Influence of medium structure on the physicochemical properties of aging colloidal dispersions investigated using the synthetic clay LAPONITE®†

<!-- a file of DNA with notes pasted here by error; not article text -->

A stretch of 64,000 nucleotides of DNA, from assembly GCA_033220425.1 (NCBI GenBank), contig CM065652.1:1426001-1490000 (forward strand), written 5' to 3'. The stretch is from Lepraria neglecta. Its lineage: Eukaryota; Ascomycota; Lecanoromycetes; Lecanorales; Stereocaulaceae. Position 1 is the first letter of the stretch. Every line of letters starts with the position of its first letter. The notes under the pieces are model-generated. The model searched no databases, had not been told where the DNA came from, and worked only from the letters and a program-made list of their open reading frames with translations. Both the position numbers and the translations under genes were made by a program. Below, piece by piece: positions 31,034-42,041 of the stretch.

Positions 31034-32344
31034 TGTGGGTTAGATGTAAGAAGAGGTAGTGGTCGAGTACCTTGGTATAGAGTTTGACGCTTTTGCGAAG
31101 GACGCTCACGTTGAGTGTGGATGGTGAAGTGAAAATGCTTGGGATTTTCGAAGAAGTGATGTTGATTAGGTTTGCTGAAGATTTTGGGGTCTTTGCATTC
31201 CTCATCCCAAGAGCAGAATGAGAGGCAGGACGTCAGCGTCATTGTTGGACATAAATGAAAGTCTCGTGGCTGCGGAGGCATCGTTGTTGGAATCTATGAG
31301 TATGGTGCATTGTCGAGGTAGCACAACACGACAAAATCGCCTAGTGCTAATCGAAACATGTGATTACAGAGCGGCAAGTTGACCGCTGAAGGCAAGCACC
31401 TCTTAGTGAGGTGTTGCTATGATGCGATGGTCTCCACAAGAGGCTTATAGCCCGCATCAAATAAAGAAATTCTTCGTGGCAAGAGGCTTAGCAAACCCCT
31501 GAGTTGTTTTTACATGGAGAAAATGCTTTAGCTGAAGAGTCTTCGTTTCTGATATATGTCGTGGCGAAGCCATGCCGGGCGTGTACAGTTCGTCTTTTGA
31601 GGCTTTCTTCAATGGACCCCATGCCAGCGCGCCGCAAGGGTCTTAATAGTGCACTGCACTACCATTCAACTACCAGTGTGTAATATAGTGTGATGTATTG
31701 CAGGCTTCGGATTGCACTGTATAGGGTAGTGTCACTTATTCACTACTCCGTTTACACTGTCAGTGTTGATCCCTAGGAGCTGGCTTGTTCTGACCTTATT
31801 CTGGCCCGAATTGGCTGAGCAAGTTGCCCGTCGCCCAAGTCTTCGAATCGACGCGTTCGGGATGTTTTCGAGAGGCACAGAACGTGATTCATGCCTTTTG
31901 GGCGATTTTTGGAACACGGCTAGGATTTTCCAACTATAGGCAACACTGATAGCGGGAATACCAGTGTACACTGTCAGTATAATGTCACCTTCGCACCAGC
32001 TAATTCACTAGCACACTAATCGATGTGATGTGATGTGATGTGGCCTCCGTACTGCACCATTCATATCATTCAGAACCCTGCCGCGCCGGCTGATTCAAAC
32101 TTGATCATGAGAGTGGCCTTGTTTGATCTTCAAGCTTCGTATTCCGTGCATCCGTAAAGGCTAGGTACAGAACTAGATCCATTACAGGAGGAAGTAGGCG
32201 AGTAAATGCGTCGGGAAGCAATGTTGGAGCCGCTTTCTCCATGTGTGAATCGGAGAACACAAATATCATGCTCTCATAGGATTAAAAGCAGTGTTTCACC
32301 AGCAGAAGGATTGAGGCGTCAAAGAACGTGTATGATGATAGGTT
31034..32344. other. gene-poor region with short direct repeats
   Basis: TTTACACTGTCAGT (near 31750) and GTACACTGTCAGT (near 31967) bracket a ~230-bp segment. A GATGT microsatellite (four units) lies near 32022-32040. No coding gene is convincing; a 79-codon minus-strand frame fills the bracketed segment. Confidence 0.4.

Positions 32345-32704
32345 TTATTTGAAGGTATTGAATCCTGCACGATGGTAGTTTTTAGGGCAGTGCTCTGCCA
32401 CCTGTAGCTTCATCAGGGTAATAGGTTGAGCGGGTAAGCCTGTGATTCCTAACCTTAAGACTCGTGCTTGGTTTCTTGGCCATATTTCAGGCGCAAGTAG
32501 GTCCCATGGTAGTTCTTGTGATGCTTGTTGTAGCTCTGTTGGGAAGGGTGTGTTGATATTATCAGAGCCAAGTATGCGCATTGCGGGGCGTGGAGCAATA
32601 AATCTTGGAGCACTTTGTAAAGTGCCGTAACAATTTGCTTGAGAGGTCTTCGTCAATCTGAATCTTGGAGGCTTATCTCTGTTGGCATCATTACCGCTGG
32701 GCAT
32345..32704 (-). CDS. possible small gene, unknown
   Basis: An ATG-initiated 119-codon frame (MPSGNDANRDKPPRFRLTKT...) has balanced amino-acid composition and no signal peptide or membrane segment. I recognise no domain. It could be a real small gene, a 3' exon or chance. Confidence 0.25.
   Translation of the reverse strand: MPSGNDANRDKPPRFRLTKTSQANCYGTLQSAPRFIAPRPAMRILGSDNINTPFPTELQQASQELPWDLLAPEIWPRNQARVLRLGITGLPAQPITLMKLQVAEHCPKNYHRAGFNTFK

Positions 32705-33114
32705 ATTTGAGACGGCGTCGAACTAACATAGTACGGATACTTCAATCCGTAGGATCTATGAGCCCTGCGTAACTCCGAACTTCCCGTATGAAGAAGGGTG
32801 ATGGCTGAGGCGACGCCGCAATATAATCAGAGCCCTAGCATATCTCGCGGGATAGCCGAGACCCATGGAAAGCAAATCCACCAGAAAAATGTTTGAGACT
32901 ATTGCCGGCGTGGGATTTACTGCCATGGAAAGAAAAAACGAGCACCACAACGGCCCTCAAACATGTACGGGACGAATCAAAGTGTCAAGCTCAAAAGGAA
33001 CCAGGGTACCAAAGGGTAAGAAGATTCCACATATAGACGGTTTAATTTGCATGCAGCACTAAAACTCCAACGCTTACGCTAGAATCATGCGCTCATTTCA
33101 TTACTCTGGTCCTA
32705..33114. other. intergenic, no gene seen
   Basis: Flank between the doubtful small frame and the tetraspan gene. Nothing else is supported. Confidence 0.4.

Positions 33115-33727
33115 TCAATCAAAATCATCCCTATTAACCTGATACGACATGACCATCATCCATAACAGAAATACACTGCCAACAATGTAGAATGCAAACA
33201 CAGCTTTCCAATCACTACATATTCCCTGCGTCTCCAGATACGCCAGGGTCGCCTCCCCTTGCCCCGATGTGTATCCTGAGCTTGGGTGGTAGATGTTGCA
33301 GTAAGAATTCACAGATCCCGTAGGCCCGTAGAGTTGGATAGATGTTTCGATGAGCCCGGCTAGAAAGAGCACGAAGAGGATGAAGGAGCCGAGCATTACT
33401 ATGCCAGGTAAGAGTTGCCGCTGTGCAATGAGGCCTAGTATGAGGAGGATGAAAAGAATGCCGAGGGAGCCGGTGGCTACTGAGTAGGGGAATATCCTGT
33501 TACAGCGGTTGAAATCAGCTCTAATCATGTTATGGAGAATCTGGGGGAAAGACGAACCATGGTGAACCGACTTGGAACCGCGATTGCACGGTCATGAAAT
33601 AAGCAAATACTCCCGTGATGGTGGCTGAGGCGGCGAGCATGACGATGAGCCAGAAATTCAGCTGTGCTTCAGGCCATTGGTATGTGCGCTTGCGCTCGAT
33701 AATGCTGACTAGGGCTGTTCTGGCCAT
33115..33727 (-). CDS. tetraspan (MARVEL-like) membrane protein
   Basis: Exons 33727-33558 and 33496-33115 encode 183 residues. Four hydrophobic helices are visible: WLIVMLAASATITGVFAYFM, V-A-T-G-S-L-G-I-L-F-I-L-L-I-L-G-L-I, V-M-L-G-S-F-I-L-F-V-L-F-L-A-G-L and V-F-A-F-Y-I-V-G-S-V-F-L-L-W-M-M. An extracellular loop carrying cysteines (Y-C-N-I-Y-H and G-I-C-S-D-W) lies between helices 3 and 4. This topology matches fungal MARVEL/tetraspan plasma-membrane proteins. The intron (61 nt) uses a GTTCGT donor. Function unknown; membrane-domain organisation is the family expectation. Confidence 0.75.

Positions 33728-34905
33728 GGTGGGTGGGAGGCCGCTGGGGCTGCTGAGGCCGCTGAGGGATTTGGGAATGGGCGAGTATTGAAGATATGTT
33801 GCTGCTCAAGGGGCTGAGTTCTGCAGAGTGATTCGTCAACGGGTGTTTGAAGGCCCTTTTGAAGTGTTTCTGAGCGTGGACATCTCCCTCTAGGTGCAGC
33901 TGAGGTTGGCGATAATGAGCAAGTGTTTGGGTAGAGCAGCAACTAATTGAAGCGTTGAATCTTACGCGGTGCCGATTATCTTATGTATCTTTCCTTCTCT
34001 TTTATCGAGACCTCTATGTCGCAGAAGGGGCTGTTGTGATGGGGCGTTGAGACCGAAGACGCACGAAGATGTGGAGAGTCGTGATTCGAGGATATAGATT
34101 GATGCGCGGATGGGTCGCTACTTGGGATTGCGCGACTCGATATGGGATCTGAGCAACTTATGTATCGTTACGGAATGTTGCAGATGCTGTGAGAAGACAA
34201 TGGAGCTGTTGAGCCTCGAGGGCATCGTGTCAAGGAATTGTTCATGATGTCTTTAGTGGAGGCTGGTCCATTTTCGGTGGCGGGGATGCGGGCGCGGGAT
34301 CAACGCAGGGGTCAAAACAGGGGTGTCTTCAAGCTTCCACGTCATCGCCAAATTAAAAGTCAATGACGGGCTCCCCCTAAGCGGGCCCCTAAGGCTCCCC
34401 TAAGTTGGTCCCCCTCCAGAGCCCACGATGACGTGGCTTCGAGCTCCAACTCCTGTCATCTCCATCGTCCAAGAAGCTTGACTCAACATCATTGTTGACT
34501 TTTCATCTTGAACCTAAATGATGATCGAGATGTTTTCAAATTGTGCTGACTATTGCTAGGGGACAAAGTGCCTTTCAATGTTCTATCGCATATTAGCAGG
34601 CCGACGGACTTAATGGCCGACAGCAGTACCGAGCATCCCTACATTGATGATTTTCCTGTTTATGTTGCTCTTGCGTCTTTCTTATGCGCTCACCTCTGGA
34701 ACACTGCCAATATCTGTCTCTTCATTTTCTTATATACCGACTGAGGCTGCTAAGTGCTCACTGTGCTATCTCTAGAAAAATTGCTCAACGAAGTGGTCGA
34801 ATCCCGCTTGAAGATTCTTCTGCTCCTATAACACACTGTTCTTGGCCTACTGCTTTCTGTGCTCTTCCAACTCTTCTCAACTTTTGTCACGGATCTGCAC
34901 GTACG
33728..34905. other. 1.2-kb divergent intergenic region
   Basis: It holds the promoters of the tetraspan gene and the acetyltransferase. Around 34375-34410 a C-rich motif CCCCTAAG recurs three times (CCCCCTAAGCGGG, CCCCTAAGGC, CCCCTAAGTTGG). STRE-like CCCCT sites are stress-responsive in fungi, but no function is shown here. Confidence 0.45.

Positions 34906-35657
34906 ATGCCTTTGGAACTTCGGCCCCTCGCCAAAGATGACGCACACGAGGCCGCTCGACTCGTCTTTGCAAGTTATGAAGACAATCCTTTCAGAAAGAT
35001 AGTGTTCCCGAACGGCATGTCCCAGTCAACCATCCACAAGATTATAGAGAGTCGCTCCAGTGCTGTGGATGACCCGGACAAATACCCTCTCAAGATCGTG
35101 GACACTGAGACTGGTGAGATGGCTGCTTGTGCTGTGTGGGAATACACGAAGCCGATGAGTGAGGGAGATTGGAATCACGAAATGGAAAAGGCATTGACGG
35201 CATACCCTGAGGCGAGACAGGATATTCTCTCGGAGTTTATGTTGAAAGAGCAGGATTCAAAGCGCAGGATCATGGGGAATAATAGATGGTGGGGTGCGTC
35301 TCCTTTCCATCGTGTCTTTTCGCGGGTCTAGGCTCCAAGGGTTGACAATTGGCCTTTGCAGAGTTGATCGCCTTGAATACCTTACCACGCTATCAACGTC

Physical aging in colloidal dispersions manifests as a reduction in kinetic freedom of the colloids. In aqueous dispersions of charged clay colloids, the role of interparticle electrostatic interactions in determining the aging dynamics has been evaluated extensively. Despite water being the dispersion medium, the influence of water structure on the physicochemical properties of aging clay dispersions has, however, not been considered before. In this work, we use LAPONITE®, a model hectorite clay mineral that acquires surface charges when dispersed in water, to study the relative contributions of dispersion medium structure and interparticle electrostatic interactions on the physicochemical properties of aging hectorite clay dispersions. The structure of the dispersion medium is modified either by incorporating dissociating/non-dissociating kosmotropic (structure-inducing) or chaotropic (structure-disrupting) molecules or by changing dispersion temperature. Photon correlation spectroscopy, rheological measurements and particle-scale imaging are employed to evaluate the physicochemical properties of the dispersions. Our experiments involving incorporation of external additives demonstrate a strong influence of dispersion medium structure on the dispersion properties when the interparticle electrostatic interactions are weak. We introduce a new temperature dependent measurement protocol, wherein the temperature of the medium is fixed before adding the clay particles, to manipulate the hydrogen bonds in the aqueous medium in the absence of external additives. Accelerated aging, observed upon raising the temperature regardless of the experimental thermal histories, is attributed to increased interparticle electrostatic interactions as in the room temperature experiments with ionic additives. Our study identifies that in the presence of weak interparticle electrostatic interactions, changes in the physicochemical properties of charged clay dispersions can be driven by manipulating hydrogen bond populations in aqueous medium.